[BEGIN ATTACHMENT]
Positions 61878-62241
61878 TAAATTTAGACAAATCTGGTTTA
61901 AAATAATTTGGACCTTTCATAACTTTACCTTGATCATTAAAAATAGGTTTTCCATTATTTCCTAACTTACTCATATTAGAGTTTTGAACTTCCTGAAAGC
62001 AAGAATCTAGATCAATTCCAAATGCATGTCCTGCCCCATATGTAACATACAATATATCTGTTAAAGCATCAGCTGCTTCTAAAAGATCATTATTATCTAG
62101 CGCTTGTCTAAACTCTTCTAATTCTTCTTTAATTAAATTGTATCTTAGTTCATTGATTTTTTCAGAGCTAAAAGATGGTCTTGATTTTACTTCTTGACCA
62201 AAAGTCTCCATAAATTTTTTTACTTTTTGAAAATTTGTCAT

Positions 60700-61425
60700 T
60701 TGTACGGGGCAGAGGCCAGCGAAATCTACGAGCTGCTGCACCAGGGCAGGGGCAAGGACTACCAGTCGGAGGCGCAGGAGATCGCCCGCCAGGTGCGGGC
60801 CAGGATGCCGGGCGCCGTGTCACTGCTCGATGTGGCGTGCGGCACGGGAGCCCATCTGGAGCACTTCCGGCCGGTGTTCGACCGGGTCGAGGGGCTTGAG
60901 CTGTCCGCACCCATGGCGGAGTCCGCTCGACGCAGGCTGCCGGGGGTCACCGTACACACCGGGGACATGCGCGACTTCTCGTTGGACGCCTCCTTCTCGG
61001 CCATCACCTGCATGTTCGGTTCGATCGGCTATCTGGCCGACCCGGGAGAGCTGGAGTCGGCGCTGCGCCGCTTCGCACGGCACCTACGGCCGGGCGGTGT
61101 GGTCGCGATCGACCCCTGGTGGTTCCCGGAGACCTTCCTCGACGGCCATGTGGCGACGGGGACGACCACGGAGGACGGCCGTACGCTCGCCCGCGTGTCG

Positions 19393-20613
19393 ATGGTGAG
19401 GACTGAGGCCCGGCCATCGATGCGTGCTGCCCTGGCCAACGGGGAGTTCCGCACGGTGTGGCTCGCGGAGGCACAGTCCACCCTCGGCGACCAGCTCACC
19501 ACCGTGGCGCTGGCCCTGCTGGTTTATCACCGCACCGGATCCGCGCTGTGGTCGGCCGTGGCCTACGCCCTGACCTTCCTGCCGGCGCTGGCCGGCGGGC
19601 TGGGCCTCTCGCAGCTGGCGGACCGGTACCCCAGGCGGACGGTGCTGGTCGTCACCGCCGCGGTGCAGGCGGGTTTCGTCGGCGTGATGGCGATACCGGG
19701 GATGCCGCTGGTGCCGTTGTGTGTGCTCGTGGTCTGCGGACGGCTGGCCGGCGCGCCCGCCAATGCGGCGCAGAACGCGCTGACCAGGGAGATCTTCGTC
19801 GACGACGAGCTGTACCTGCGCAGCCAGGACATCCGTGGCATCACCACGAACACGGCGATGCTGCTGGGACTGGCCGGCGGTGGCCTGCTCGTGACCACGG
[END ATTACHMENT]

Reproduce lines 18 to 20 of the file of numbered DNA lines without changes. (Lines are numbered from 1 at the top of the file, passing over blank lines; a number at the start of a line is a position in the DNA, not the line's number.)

19601 TGGGCCTCTCGCAGCTGGCGGACCGGTACCCCAGGCGGACGGTGCTGGTCGTCACCGCCGCGGTGCAGGCGGGTTTCGTCGGCGTGATGGCGATACCGGG
19701 GATGCCGCTGGTGCCGTTGTGTGTGCTCGTGGTCTGCGGACGGCTGGCCGGCGCGCCCGCCAATGCGGCGCAGAACGCGCTGACCAGGGAGATCTTCGTC
19801 GACGACGAGCTGTACCTGCGCAGCCAGGACATCCGTGGCATCACCACGAACACGGCGATGCTGCTGGGACTGGCCGGCGGTGGCCTGCTCGTGACCACGG